A Child's Christmas Wish(4)

By: Erica Vetsch



He motioned for Oscar to come over.

“Looks like the pastor wants you.” George sniffed again. “Rotten cold I’ve got. Passed it around the house like candy, we did. Every last kid sneezing and coughing and dripping. Not even the baby escaped.”

Oscar stepped back. The last thing he wanted was to pick up George’s cold and risk passing it on to Liesl.

Pastor Tipford motioned again.

“You better see vat he vants.” Per hitched up his pants. “I vill be going now. Nothing to do here anyway. The house is gone.” He went to his wagon, and climbed aboard. “Gute Nacht… I mean, good night.”

Oscar checked on Liesl once more, told the dog to stay and waited for Per’s wagon to roll past him and down the drive before heading toward Pastor Tipford and the Amakers. He braced himself for the sorrow in their eyes, tucking his hands into his coat pockets, taking a deep breath. Other people’s grief always made his own more acute.

“Ah, just the man we need.” Pastor Tipford clapped him on the shoulder, a hefty blow.

“Pastor.” He nodded. “Mr. Amaker, I’m sorry about your house. I wish we could have saved it.”

Martin Amaker looked at him, but he didn’t really seem to see. His eyes behind his spectacles were unfocused and blank.

Shock.

The elder Mrs. Amaker trembled, twisting her fingers in the fringe of her shawl. The knot on the kerchief under her chin wobbled. The pastor’s wife hugged her again, rubbing her arms as if trying to restore warmth.

But it was the younger Mrs. Amaker that drew Oscar’s attention. She stood a little apart, her face golden in the reflection of the lowering flames. Her eyes were wide, and she huddled into the coat that was too large for her. It looked like a man’s garment. Her dead husband’s perhaps?

They had that in common, he realized. The loss of a spouse. He could understand her desire to keep her husband’s memory close. She must really be missing him now.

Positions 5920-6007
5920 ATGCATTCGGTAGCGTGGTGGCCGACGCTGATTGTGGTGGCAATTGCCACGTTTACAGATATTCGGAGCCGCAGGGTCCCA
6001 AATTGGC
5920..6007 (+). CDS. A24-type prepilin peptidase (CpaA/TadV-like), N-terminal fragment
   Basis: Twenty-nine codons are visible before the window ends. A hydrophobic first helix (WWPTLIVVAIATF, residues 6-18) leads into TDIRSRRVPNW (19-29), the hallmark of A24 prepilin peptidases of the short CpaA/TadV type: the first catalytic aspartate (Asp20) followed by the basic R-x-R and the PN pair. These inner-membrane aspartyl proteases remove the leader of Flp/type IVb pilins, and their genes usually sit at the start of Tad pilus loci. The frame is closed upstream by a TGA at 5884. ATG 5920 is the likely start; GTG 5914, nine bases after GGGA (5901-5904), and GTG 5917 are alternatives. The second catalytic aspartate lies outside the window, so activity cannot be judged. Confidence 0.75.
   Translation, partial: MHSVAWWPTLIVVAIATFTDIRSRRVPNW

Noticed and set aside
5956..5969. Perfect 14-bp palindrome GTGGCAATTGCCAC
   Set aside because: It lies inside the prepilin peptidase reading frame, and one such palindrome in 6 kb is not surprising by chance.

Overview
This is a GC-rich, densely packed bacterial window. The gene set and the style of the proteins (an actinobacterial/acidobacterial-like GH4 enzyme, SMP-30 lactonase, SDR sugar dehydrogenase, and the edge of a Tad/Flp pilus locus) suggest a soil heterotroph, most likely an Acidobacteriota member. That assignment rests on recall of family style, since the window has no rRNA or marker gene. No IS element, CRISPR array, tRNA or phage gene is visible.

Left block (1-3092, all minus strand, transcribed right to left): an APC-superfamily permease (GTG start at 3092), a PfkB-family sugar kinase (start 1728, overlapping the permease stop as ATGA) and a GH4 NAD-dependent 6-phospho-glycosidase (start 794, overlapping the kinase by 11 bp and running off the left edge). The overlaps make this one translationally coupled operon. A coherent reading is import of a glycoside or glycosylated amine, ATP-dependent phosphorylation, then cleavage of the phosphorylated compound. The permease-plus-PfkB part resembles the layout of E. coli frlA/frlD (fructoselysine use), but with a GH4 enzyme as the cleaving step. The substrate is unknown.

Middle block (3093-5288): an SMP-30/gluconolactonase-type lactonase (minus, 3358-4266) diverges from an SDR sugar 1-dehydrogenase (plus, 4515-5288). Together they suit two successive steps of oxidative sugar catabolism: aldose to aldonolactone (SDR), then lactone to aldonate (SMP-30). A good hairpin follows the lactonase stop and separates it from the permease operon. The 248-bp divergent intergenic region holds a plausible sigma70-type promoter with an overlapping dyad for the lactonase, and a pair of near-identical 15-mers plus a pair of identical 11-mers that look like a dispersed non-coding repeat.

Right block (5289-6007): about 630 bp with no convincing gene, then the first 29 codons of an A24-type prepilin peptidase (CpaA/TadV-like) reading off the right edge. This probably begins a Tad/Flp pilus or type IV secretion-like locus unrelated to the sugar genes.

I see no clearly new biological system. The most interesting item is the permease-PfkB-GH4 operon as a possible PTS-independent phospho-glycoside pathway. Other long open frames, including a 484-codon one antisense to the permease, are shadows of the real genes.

God, you exact too high a price. What did she do to deserve this? First her husband and now her home? For that matter, what did I do to deserve to lose Gaelle? Or Liesl her mother?

“Oscar, the Amakers need a place to stay for the night.” Pastor Tipford spoke in his most “let’s all be reasonable” tone. “Your place would be perfect. You have the room, and you’re right next door, so tending to the chores tomorrow would be simpler for everyone.”

His place?

No.

He hadn’t offered hospitality in years. Not since…

Everyone looked at the pastor. “The Frankels are too crowded, and anyway, there’s been sickness there. And the parsonage is tiny,” he pointed out. “You can help out, can’t you, Oscar?”

Mrs. Tipford spoke up. “Of course he will. And I’m sure Liesl will love having some company.” She gave Mrs. Amaker another reassuring squeeze. “It’s all going to be all right, my dear. You can rebuild a house. We’re just thankful that no lives were lost. Now, it’s late, and it’s chilly, and there’s nothing more we can do here. Everything will look better in the morning.” She turned Mrs. Amaker toward the wagon, still whispering in her ear.

Without so much as a nod from him that it was all right. Women could be like that…tornadoes in petticoats, pushing the world around to suit themselves, and in such a nice way that men hardly protested.

But Oscar was going to protest. His home wasn’t open for visitors, even for a night. There had to be another option, something that didn’t involve strangers invading his peace.

“Come along, Kate,” Mrs. Tipford called over her shoulder. “You shouldn’t be out in this night air any longer.”

Kate. So that was young Mrs. Amaker’s name. Pretty name.

She reached up with both hands to tuck stray tendrils of hair off her face and her coat fell open.

Oscar felt as if he’d been punched in the gut.

She was pregnant.

He turned away, but the image was seared on his brain, and he was jerked right back to the center of his own grief. He’d lost his wife in childbirth two years ago come this Christmas. Having a woman in the family way around his house, even for one night, was going to rip open all the old wounds.

Also By Erica Vetsch

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